Black Hat/Def Con roundup: How Google ups Android security, another Microsoft SMB vulnerability

The annual Black Hat and Def Con security conference in Las Vegas have wrapped up after more presentations of interest to CISOs. Following our earlier roundup of a few of them, here’s more highlights:

Nick Kralevich, head of Android platform security at Google, talked about the company’s efforts to make Android more secure. “My job is to reduce the attack surface to the point even if there are bugs, those bugs don’t mean anything,” he was quoted by ThreatPost as saying.

That includes making sure an application can only do what it is intended to do, minimizing the surface that is exposed and containing processes within Android and follow the principle of least privilege.

For a long time Google focused on exploit mitigations such as fstack-protector and ASLR, says the report, and preventing format string vulnerabilities. But the publication of Stephen Smalley’s  “The Case for Security Enhanced Android” , which pointed out several components of the Android were vulnerable to nearly a half dozen rooting exploits, changed the company’s strategy. Kralevich said it made him realize the focus needed to be on on reducing the Android attack surface and not exploit mitigation.

Today, he said, every Android process runs in a sandbox that has minimum privileges.

He said the upcoming version of the OS, so far dubbed Android O, takes containment a step further by separating the hardware-specific drivers and firmware used by companies such as Samsung or Qualcomm from the Android operating system. That will make Google’s ability roll out OS patches without having to wait for things such as chipset compatibility.

You may recall the spread last month of the WannaCry ransomware worm, which included code that scans networks for systems with Microsoft Server Message Block (SBM)v1 for file sharing open on port 445. Although that vulnerability — discovered by the U.S. National Security Agency and leaked by the Shadow Brokers — had been patched in May by Microsoft, companies that hadn’t installed the patch were vulnerable.

At the Def Con conference security vendor RiskSense demonstrated another SMB vulnerability it dubs SMBloris, which uses the bug to launch distributed denial of service (DDoS) attacks. A researcher told ThreatPost the vulnerability affects every version of the SMB protocol and every Windows version dating back to Windows 2000.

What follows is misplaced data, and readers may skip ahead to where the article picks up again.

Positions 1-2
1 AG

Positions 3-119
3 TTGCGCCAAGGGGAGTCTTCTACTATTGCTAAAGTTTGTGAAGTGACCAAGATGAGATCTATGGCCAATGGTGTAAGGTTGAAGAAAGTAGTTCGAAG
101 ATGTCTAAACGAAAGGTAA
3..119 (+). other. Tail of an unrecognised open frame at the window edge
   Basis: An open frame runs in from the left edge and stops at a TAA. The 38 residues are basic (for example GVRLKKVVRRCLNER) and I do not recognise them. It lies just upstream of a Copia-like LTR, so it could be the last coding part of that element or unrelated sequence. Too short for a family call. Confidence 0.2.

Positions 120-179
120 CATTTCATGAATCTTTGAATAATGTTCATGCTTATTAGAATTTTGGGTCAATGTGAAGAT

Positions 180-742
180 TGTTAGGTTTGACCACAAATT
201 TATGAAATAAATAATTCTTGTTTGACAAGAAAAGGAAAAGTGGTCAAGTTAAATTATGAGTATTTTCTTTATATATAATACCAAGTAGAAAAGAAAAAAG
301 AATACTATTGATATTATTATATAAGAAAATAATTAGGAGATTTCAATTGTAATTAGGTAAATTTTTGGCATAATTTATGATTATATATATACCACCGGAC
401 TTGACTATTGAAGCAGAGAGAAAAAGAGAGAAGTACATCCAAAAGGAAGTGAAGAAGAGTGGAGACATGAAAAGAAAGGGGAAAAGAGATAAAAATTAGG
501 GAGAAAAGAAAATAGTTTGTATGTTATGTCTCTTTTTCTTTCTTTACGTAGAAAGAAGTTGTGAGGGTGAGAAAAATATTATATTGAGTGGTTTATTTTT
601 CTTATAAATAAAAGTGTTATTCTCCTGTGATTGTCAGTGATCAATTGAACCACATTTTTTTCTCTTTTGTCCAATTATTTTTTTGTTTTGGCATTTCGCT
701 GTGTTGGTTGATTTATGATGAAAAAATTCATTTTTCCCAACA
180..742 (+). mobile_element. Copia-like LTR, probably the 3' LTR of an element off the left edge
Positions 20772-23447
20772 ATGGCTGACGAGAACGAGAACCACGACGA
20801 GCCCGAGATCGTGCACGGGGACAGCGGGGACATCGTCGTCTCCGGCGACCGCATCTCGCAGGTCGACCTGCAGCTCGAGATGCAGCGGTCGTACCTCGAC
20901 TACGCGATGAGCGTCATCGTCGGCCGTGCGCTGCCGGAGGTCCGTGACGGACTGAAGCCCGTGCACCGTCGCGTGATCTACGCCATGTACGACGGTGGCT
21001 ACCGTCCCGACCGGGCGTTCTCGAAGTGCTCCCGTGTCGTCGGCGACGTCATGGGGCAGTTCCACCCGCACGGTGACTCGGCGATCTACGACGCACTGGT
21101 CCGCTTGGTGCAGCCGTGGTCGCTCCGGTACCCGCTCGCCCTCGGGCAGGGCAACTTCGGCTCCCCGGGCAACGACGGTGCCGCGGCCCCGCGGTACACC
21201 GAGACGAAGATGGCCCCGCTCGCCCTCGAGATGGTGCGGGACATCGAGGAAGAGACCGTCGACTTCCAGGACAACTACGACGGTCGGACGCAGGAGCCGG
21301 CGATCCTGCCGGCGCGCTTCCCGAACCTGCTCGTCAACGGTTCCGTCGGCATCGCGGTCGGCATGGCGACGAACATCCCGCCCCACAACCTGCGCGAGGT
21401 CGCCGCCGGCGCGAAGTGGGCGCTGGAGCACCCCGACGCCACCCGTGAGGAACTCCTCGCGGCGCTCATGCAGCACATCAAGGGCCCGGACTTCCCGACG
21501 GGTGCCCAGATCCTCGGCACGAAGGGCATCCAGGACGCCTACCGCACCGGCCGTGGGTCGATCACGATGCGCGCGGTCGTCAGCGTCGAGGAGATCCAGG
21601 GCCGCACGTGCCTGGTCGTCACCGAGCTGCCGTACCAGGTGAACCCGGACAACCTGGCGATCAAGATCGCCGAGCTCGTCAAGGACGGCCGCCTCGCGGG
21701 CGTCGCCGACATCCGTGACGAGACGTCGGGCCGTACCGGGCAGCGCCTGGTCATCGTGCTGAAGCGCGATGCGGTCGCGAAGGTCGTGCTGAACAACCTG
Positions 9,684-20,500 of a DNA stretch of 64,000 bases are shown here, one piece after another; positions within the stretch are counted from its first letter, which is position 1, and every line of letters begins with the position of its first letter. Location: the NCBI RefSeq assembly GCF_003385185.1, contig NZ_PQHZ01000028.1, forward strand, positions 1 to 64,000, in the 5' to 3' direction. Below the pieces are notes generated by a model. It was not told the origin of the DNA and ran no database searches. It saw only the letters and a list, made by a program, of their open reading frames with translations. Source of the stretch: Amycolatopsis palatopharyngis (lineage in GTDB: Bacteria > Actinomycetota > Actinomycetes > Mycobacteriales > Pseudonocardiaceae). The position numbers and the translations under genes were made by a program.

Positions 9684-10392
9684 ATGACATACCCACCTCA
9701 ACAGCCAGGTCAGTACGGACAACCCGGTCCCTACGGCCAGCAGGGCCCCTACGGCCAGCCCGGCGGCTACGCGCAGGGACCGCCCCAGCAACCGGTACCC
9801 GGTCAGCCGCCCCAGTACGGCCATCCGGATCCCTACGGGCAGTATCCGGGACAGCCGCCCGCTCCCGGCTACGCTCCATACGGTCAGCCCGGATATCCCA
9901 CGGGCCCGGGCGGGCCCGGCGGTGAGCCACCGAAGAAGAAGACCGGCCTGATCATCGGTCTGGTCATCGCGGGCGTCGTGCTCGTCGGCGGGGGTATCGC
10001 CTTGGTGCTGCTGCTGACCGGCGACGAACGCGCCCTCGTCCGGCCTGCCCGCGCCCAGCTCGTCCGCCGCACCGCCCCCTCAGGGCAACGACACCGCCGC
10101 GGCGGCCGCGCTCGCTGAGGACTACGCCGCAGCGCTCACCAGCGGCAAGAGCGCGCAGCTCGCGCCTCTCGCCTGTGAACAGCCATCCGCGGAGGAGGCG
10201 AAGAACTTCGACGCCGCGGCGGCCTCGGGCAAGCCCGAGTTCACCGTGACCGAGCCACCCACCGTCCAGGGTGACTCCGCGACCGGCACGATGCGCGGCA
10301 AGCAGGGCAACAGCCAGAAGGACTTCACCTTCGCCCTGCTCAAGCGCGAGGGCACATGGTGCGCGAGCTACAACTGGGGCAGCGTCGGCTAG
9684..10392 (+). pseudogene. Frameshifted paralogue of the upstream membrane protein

The researcher says a single board computer based on the Raspberry Pi platform and some Python code could take down the biggest Web servers. In theory that means there’s no need for a distributed attack with a botnet. However, Microsoft has told RiskSense it won’t issue a patch. “The case offers no serious security implications and we do not plan to address it with a security update,” a Microsoft spokesperson told Threatpost. “For enterprise customers who may be concerned, we recommend they consider blocking access from the internet to SMBv1.”

The RiskSense researcher admits it would be hard to patch, and suggests a mitigation can be applied through inline devices including firewalls by limiting the number of active connections from a single IP address to SMB ports.

RFID badges for secure access are common in many organizations. But Dennis Maldonado, the founder of Houston Area Hackers Anonymous, who is also an engineer at penetration testing company Lares Consulting, demonstrated at Def Con the possibility of cloning a badge. His equipment allows an attacker to remotely scan a card from a distance of approximately two feet and then send that data to a cloning machine up to 30 feet away which would then automatically write to a new card. The story was carried by

Back at Black Hat, researchers from ESET and Dragos Inc., which specializes in industrial control system (ICS) security, did an analysis of the recent attacks on the Ukranian power grid dubbed Industroyer.

“The good news is the malware likely won’t work in North America without modifications, and even then it wouldn’t trigger widespread blackouts and critical infrastructure failures,” according to a news report on TechTarget.

“The bad news, however, is that the Industroyer malware shows a considerable evolution of tradecraft for cyberattacks against industrial control systems, as well as a clear willingness to cross hypothetical lines by targeting and even destroying critical infrastructure.”

The malware was designed to attack specific ICSes to exploit a vulnerability in a Siemens ICS product, according to the report. Siemens patched the flaw with a firmware update, but Industroyer masquerades as a “Trojanized” version of Windows notepad, which it replaces in the target system, and has not only a primary backdoor, but a secondary backdoor it can activate if the primary one has been mitigated. It also disrupts response and recovery efforts.

The lesson for infosec pros, one of the presenters made clear, is that the attackers didn’t discover a zero-day bug; they took the time to learn about the specific ICSes, communication protocols and energy grid operations in Ukraine to build the attack.

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Howard Solomon
Howard Solomon
Currently a freelance writer, I'm the former editor of and Computing Canada. An IT journalist since 1997, I've written for several of ITWC's sister publications including and Computer Dealer News. Before that I was a staff reporter at the Calgary Herald and the Brampton (Ont.) Daily Times. I can be reached at hsolomon [@]

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